In 2017, he won 1st place in the Leeds Museums Poetry Competition and in 2018 was Highly Commended in the York Mix/York Literature Festival Poetry Competition. His first pamphlet Letters to a First Love from the Future was published by Half Moon Books in July 2018. His website is: www.andyarmitage.com

Winners! July/August Readers’ and Editor’s Choice Poems

Delighted to announce that the winner of the July/August poll for the Readers’ Choice Award is the indefatigable Carole Bromley. A mug of happiness will be on its way to her shortly.

Afterwards – by Carole Bromley

The Editor’s Choice Poem is:

The Box – by Stuart Pickford

selected by Keith Hutson who said:

I felt privileged to be asked to judge this competition, thinking Twenty poems? That can’t be too difficult. How wrong I was. Each of the poems I read seemed markedly different from the others, not only in terms of subject-matter, but also style and treatment.

As co-editor of Poetry Salzburg Review, I read thousands of poems each year. What do I look for, what initial quality, to prompt me to give the poem a second and third reading? Well, I have to say, I do have a liking for poems that tend to say look at that, rather than look at me. I feel contemporary poetry is in danger of becoming somewhat swamped with introspection.

I prefer poems that use words with respectful economy, poems that are lyrical, not too long, have no truck with preamble, and possess a lightness of touch. Good writing is supposed to cleanse the windows of perception, isn’t it? So I like poems that make me look closer at a particular thing, with splendid imagery, but also with the feeling they are transcending their images and reaching out to me. I also like poems that celebrate, particularly when such celebration is charged with depth.

The above goes some way to explaining why I picked The Box as my winner. I like the amount of detail packed into each sort couplet. There is also a briskness combined with gentleness in these lines, and the narrative unfolds like the box to reveal the moving and heartfelt metaphor the poem expresses so deftly. I felt fed, fulfilled, by this poem, and the final couplet is terrific. Congratulations to the writer.”

Succoth – by Sally Michaelson

 

It is beyond me, building this hut
according to the rules

Three walls, twenty cubits high
a roof of branches

to make clear to houses
of brick and stone

that they too are just a hut
in the scheme of things

I should have called a rabbi
with a squad of helpers

eager for points in heaven,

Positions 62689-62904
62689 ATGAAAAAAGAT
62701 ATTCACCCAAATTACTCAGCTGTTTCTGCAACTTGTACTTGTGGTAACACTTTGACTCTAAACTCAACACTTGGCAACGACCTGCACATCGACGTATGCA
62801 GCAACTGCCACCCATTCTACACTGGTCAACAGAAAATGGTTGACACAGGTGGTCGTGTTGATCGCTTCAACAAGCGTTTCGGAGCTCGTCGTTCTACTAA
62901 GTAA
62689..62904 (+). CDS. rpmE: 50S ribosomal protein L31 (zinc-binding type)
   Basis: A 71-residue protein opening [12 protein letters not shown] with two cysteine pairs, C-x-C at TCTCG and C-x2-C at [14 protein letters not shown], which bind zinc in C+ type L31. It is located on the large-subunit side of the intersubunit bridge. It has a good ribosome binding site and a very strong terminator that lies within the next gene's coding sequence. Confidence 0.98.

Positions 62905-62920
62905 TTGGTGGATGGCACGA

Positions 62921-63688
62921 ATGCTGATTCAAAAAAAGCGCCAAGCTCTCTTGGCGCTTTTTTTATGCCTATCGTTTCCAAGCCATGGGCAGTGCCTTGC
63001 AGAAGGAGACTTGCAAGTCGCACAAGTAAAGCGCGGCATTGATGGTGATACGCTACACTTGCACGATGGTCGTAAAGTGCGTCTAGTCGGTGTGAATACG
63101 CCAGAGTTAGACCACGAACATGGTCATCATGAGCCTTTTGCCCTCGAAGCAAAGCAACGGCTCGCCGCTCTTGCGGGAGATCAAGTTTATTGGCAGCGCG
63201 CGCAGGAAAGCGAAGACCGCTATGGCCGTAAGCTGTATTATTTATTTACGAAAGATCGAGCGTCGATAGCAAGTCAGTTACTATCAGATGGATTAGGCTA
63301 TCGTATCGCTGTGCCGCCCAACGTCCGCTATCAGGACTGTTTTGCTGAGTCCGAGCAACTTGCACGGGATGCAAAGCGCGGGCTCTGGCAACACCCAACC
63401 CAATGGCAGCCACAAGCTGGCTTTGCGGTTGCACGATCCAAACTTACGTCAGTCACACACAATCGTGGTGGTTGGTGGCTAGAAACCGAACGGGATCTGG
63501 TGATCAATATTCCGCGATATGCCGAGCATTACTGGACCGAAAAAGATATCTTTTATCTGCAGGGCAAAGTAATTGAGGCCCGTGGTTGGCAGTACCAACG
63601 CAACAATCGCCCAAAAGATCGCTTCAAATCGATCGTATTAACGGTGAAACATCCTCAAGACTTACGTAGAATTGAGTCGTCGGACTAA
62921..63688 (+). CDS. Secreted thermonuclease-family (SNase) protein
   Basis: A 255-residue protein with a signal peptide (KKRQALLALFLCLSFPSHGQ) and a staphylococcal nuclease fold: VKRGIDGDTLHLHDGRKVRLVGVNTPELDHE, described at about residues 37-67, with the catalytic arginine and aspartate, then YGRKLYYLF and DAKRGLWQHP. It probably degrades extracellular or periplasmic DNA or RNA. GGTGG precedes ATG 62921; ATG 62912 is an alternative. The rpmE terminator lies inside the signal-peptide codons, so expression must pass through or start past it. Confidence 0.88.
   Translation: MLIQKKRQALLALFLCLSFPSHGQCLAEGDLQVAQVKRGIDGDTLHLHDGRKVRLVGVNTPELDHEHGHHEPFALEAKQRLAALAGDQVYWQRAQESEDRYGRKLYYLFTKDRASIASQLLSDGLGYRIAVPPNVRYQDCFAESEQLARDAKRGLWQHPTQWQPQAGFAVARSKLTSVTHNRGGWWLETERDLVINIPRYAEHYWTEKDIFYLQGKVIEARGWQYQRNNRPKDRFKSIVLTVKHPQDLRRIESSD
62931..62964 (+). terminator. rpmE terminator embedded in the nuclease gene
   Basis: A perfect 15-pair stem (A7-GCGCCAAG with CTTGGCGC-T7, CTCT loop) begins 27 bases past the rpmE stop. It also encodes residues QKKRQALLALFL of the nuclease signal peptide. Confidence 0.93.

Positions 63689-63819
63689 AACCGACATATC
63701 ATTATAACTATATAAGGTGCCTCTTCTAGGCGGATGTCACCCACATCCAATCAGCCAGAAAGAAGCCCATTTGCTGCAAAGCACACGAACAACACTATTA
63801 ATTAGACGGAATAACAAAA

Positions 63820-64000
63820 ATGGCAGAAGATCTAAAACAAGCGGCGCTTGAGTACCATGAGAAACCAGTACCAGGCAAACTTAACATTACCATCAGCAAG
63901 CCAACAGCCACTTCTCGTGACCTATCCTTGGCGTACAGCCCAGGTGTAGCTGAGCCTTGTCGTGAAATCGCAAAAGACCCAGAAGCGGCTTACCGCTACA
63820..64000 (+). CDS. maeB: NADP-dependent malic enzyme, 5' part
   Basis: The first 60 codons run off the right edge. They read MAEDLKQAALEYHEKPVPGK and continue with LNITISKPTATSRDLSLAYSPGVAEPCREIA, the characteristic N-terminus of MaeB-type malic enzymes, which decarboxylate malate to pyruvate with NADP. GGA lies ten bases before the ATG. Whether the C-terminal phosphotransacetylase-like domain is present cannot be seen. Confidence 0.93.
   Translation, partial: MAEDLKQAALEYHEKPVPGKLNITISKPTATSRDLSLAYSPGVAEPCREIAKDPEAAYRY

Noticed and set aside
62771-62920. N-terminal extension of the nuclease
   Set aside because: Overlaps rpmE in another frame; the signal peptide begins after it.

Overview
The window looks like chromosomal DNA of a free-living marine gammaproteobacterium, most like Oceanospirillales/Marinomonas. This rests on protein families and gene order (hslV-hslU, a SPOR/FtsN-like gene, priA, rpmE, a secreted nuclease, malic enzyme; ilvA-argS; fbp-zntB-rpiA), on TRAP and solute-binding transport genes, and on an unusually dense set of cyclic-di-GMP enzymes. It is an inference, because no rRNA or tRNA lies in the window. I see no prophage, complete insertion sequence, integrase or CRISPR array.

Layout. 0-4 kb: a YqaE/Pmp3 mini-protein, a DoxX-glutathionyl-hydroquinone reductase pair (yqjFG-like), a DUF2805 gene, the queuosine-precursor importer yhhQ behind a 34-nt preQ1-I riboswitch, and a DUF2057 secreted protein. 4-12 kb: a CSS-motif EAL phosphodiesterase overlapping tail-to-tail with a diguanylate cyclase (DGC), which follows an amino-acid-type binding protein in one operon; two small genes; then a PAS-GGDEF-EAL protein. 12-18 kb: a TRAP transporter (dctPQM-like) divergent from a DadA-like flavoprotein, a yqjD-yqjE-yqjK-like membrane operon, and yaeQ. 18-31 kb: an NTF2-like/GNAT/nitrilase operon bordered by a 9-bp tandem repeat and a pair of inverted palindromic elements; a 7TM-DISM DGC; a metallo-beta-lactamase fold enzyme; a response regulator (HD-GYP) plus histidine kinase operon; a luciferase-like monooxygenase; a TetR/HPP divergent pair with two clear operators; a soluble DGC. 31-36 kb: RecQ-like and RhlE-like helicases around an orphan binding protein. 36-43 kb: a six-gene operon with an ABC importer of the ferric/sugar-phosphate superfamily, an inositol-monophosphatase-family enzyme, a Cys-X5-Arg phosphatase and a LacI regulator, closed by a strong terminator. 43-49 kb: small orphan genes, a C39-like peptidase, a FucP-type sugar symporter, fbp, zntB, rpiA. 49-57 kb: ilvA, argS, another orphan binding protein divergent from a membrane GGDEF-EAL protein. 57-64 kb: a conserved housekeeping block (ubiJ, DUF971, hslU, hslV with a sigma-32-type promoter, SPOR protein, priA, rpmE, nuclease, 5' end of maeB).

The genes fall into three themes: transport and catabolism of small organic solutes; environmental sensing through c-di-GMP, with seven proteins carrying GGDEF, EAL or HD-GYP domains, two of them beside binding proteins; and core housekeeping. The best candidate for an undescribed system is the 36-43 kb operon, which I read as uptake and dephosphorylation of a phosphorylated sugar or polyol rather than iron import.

but I needed you

your Arab skin encountering mine,
its fragility.

 

 

 

Sally Michaelson is a conference interpreter in Brussels and her poems have been published in Lighthouse and Ink, Sweat and Tears.

Dancing Days – by Linda Menzies

 

Dad twirls the glass stem, swirling ruby Fitou
saved from his recent wine-run to France.
Reflective in middle age, tabled with adult children
and bib-encased grandchildren, death is a distant thought.
He views the plundered cake’s spent candles.

Clearing his throat, he pronounces:
‘I want to quit this life at 92,
Shot on the dance floor by a jealous husband.’
He twinkles at his new wife, who offers coffee,
hiding her smile from the laughing table.

Now 90, he remembers a cheerful drumbeat
at the Plaza and the Palais de Danse,
where stiff-haired girls with spun-sugar petticoats
were eyed up by boys. Flushed with the boldness
of condoms deep in their wallets, the lads smirked.

Pulled from memories, Dad observes the view:
the pearl grey sky of a douce winter afternoon
drapes his city’s beckoning sounds and light.
Thoughtfully, he revises his exit date,
Upwards, to ninety eight.

The Problem with Tattoos – by Jessica Martinez

 
I feel them pulsing in the dark
when you are inside me—run my palms over jeweled eyes,
          caress their god-like jaws.

You told me what each pharaoh represented:
The left one is wisdom, the middle is faith,
          the last is strength.

I trace my thumb along your rib cage,
explore your chest—tenderly touch the top
          of their crowns.

You said it was a twenty-seven-hour process,
but worth the hurt. I think about you
          wanting me longer

than thirty minutes in this motel,
a ruined oasis—our sweat inked into the sheets.
          I love to kiss each divine face

as we dress. You leave and never say where
            or who you go back to.

 

 

Jessica Martinez is a Retention Specialist and writing tutor at San Jacinto College, and co-founder of the women’s online literary journal, CEO. Her work has appeared or is forthcoming with Digital Papercut, Sediments Literary-Arts Journal, Strata, Inquietudes Literary Journal, and Story|Houston. She will be attending Texas State University in August 2018 to pursue her MFA in Fiction.